The European-Mediterranean summit in Paris might have produced grand projects ranging from cleaning up the Mediterranean sea to using North Africa’s sunshine to generate power. But that is is not what it will be remembered for.
It will be remembered for the glorious welcome it bestowed on Syrian President Bashar al-Assad, who until yesterday was persona non-grata in the West, an autocrat leading a pariah regime, which many believe orchestrated the 2005 killing of former Lebanese Prime Minister Rafik al-Hariri.
from Pakistan: Now or Never?:
A report in the Financial Times that Saudi Arabia has agreed in principle to defer payments for crude oil sales to Pakistan worth $5.9 billion has raised speculation about what it is looking for in return.
The Daily Times suggests that the Saudis are buying political stability in Pakistan, which may include throwing a lifeline to President Pervez Musharraf. "Apparently, the immediate impact will be on PML-N chief Nawaz Sharif's politics of confrontation with Musharraf, which will have to be diluted significantly in line with ground realities," it says. "The Saudis, like the Americans, want a stable transition to civilian rule and no confrontation between the politicians and the military, including Musharraf."
from Pakistan: Now or Never?:
At first glance, it looks unlikely. The two countries have more or less managed to hold to a ceasefire agreed at the end of 2003 on both the Line of Control (LoC) dividing Kashmir and on Siachen, and they have a slow-moving peace process which at least has India and Pakistan talking rather than fighting each other. India is far too interested in winning itself superpower status to let itself be distracted by some embarrassing fighting on its border. And Pakistan has enough problems dealing with al Qaeda and the Taliban on its western border with Afghanistan, without having to cope with trouble on its eastern border with India as well.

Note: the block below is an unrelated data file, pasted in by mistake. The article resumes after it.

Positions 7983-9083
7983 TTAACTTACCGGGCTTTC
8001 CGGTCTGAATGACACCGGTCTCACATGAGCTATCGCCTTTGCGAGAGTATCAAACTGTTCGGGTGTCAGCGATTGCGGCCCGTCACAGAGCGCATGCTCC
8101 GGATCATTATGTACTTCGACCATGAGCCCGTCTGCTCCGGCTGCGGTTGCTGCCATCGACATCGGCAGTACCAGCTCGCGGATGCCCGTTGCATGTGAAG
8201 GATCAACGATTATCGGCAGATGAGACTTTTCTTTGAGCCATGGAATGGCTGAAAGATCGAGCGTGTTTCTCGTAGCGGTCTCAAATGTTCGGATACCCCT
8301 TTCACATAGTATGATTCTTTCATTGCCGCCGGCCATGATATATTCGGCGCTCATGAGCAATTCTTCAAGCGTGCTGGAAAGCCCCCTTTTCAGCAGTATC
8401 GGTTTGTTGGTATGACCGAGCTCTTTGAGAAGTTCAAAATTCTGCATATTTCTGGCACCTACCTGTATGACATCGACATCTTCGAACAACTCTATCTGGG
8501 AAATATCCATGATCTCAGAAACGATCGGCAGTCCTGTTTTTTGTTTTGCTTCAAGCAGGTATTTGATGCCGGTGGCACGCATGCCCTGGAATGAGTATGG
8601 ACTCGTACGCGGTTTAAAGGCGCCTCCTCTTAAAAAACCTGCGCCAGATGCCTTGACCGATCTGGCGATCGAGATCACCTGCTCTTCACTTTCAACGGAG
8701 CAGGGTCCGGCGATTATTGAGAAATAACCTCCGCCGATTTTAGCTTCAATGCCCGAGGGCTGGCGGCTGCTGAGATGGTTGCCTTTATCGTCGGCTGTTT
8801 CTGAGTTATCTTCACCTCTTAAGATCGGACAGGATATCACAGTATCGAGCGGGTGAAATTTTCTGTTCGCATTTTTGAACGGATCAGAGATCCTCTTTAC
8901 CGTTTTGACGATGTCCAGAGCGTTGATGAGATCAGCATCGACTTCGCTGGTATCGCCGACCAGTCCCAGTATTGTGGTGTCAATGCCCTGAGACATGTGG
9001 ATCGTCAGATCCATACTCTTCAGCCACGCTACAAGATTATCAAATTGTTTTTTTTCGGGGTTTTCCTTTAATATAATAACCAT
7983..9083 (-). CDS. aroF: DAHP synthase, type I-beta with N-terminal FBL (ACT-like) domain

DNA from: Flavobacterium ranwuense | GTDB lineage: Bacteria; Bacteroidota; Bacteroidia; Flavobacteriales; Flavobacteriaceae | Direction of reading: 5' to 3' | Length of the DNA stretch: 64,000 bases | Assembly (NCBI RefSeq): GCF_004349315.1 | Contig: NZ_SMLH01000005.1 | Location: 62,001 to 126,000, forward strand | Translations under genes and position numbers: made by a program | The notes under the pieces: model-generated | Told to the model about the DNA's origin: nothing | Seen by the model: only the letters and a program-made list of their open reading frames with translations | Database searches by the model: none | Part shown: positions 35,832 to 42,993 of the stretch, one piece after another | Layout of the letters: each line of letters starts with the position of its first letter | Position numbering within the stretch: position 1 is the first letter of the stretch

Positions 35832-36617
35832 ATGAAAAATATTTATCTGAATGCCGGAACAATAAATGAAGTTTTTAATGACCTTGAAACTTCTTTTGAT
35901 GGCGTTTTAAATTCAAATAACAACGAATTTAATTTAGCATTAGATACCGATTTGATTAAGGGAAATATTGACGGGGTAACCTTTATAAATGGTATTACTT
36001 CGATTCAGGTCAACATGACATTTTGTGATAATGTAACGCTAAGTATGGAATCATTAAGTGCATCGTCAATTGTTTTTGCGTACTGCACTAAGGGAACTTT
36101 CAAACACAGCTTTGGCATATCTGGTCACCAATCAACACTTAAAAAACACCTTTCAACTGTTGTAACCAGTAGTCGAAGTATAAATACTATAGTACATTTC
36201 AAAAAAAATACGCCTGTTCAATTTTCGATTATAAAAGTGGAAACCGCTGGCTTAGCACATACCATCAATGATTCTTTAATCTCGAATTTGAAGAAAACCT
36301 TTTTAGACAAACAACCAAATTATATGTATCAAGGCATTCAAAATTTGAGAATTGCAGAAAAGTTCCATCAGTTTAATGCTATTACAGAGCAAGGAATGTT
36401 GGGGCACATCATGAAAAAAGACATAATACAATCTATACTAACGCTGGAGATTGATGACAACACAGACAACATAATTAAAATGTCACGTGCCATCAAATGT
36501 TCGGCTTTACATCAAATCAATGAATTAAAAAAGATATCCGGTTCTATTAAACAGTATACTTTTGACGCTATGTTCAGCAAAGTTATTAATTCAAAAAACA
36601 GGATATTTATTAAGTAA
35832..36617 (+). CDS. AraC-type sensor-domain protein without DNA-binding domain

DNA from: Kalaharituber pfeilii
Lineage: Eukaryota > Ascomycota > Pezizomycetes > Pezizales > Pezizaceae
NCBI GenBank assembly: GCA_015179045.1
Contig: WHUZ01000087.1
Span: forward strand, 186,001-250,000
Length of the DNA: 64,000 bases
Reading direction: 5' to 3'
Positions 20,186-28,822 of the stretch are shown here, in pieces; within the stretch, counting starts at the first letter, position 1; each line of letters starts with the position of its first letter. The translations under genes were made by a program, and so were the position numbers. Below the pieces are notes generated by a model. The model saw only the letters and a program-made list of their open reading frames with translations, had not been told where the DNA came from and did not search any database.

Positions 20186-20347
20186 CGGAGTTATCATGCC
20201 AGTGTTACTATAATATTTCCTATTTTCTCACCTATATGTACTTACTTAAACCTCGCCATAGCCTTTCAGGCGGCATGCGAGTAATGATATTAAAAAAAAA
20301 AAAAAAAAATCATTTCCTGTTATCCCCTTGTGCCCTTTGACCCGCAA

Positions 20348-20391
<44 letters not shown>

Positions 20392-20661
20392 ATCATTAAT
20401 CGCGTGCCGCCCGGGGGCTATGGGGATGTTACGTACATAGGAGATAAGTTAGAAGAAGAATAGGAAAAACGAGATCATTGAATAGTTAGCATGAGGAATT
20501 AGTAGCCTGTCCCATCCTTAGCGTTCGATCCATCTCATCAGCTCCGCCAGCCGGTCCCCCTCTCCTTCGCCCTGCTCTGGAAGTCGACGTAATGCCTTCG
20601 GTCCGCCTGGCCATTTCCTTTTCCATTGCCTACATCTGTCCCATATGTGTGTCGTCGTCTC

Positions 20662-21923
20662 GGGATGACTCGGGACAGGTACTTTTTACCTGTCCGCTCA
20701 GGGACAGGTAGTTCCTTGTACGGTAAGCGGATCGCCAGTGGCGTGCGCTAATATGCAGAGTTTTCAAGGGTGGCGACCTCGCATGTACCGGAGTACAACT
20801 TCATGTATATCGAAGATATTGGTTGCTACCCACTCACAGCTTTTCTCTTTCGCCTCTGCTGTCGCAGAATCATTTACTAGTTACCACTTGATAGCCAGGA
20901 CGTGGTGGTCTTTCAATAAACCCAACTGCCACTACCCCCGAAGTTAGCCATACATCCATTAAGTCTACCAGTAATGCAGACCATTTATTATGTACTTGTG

On Friday I wrote that the International Criminal Court’s chief prosecutor was readying a genocide charge and arrest warrant for Sudan’s President Omar Hassan al-Bashir. It came to pass today. A defiant Khartoum has said it will not bend to the court and has warned of an eruption of violence; the opposition too has said the warrant could threaten peace. Is this a case of justice versus peace and do the two have to be irreconcilable?
Here’s Friday’s blog:
Prosecutors at the International Criminal Court are readying arrest warrants for senior Sudanese officials, possibly even President Omar Hassan al-Bashir, sources at The Hague court have told Reuters. The Washington Post said it understood Bashir would face charges of genocide and crimes against humanity.
Russia’s angry response to an accord between Washington and Prague on building part of a U.S. missile defence shield in the Czech Republic is reminiscent of the rhetoric of the Cold War. Although Russian President Dmitry Medvedev says Moscow still wants talks on the missile shield, his Foreign Ministry has threatened a “military-technical” response if the shield is deployed.
That phrase could have come straight out of the Soviet lexicon and seems more at home in the second half of the last century than now. Russian military analyst Pavel Felgenhauer called it psychological pressure to try to encourage opposition to the missile system among Europeans, and described it as “the same sort that was used in the 1980s by the Soviet Union when the United States deployed cruise missiles in Europe.”
from Africa News blog:
Nigeria's revenues from oil exports have reached unprecedented levels as global crude prices rally, yet the majority of its 140 million population remain mired in poverty. Africa's top oil producer set up an "excess crude account" five years ago to save windfall oil earnings and try to help promote long-term economic stability.
But infighting among the three tiers of government -- federal, state and local -- on how the revenues should be shared out has seen them squandered.